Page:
Create Efficient Formulas with @cell and @row

Optimize your formulas to improve the overall performance of your sheet, and prevent having to manually reference cells in formulas. 
As your sheets get larger, having efficiently created formulas becomes more helpful to their performance. Here’s a look at two functions that will help make your formulas more efficient, @cell and @row.

In this article:

Use @cell to Perform Smarter Cell Calculations

When you want to perform calculations in formulas that look at ranges of cells, for example: SUMIF, SUMIFS, COUNTIF, and COUNTIFS, you can use the @cell argument in the criteria of the function. The @cell argument performs a calculation on each row at the same time that the primary function (SUMIF for example) is evaluating the criteria in the range, making your formula more efficient.

For example, using the sample data in the image below, if you wanted to sum the cost of all tasks whose due date occurred in 2014, you would create the following formula:

=SUMIF([Due Date]1:[Due Date]5, YEAR(@cell) = 2014, Cost1:Cost5)

@cell formula

The result of this formula is $875.75 (the sum of the cost for all tasks whose due date occurred in 2014).

TIP: Add the IFERROR function to your formula to ensure that you don't get an error if @cell encounters a blank cell in the formula. For example: =COUNTIF(Date:Date, IFERROR(YEAR(@cell), 0) = 2016)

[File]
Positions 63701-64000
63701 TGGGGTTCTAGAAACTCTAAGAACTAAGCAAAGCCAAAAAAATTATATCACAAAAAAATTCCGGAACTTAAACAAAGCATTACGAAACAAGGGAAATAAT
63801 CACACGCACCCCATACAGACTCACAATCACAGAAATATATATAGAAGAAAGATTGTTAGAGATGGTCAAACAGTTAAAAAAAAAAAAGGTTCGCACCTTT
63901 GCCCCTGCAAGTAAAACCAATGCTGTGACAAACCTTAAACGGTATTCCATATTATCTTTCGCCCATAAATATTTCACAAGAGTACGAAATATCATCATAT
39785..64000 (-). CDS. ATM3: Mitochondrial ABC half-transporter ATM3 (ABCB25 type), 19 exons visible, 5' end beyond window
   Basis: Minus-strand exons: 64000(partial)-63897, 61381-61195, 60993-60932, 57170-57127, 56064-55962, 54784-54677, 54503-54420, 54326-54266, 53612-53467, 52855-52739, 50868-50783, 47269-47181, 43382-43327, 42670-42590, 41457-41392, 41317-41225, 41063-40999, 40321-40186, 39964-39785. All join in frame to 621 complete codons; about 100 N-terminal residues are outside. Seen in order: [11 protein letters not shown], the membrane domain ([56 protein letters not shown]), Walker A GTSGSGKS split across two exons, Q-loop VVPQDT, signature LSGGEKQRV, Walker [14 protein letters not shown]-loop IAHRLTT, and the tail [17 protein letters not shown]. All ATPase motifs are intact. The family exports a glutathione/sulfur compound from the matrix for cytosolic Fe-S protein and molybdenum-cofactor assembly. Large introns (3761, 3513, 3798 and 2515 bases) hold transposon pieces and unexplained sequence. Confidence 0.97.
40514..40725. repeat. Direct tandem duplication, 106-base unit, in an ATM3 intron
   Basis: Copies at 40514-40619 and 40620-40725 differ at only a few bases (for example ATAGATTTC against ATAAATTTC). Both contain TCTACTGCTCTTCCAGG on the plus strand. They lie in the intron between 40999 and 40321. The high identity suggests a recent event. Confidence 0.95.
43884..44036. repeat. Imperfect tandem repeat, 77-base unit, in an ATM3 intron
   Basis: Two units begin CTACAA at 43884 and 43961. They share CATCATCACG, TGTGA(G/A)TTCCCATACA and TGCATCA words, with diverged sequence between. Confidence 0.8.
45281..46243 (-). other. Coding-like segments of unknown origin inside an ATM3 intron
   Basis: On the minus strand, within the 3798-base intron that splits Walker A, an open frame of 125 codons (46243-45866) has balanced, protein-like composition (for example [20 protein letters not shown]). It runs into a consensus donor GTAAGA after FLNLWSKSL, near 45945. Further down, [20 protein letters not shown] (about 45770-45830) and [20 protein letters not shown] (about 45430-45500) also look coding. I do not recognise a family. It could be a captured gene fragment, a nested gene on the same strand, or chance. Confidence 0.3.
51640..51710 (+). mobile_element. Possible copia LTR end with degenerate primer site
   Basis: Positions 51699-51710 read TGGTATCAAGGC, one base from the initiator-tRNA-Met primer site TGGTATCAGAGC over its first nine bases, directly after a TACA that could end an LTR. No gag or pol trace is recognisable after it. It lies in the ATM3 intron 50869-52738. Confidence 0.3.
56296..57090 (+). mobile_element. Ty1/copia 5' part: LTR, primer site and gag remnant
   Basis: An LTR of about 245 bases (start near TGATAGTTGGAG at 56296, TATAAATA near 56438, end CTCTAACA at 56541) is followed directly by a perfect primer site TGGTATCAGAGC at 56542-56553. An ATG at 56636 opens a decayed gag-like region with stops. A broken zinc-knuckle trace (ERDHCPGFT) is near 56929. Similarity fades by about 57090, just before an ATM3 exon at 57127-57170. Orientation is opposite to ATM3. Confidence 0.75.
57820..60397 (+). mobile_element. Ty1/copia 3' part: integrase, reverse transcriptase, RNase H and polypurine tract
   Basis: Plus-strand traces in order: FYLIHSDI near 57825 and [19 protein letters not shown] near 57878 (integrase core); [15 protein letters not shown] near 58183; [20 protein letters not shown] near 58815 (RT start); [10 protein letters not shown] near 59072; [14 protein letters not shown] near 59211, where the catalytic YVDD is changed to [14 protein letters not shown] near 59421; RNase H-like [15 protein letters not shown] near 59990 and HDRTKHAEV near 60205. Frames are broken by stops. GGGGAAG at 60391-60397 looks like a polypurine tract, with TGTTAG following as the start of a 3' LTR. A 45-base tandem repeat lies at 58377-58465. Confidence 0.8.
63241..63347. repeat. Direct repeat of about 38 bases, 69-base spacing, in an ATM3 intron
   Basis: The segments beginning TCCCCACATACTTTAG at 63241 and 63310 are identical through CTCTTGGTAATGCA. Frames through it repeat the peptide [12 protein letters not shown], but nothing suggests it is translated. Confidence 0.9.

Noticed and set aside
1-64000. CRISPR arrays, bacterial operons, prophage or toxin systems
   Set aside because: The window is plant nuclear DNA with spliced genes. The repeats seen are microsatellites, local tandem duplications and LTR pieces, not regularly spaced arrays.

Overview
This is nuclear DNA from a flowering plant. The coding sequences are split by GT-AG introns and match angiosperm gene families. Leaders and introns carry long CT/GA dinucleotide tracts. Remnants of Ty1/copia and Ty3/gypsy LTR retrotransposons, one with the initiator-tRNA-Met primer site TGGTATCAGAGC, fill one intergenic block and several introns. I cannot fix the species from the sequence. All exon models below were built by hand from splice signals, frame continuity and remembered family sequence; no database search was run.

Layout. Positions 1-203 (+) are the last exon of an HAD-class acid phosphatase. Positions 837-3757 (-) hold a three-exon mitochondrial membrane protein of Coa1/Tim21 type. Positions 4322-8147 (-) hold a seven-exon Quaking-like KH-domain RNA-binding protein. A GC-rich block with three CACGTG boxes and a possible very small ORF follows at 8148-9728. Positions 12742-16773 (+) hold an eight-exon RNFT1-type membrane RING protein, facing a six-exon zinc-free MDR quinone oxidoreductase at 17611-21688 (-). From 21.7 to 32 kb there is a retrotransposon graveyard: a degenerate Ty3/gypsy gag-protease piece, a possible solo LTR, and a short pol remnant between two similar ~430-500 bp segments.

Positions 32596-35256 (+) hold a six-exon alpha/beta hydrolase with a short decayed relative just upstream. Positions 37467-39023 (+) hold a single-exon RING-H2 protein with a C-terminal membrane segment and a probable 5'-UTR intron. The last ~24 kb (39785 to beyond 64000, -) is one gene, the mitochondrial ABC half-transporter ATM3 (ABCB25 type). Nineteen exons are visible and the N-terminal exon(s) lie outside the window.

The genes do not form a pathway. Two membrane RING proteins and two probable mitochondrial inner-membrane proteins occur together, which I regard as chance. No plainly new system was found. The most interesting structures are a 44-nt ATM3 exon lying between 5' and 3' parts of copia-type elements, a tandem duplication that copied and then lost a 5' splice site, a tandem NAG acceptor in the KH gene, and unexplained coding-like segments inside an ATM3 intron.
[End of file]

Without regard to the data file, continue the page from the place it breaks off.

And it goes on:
Use @row to Improve Formula Performance

With @row, you can improve performance with the automatic changing of cell references in a column (for example, the status of your tasks) for a large number of rows. 
Let’s say we want to use a formula to change symbols in the status column of this grid automatically:

atrow

 

Here’s an example of a formula you might build to automate the RYG ball color change in your Status column:

=IF(Complete3 <> 1, IF(TODAY() - [Due Date]3 > 0, "Red", IF(TODAY() - [Due Date]3 > -3, "Yellow", "Green")))

The above formula contains multiple references to cells on row 3. Adding a row above row 3, results in Smartsheet automatically updating all of the cell references in the formula to row 4. Smartsheet would also modify formulas in every row below in the same fashion. The more formulas that need to be modified, the more your performance in Smartsheet becomes impacted.

To possibly improve performance in your sheets, substitute the row numbers with @row in your cell references. This is how the formula would look using @row:

=IF(Complete@row <> 1, IF(TODAY() - [Due Date]@row > 0, "Red", IF(TODAY() - [Due Date]@row > -3, "Yellow", "Green")))

Smartsheet won’t need to modify the cell references if the row is moved—resulting in quicker sheet load and save times. You can also copy and paste this formula without having to manually change the row numbers on cell references, saving you time when you need to copy your formulas. 
 

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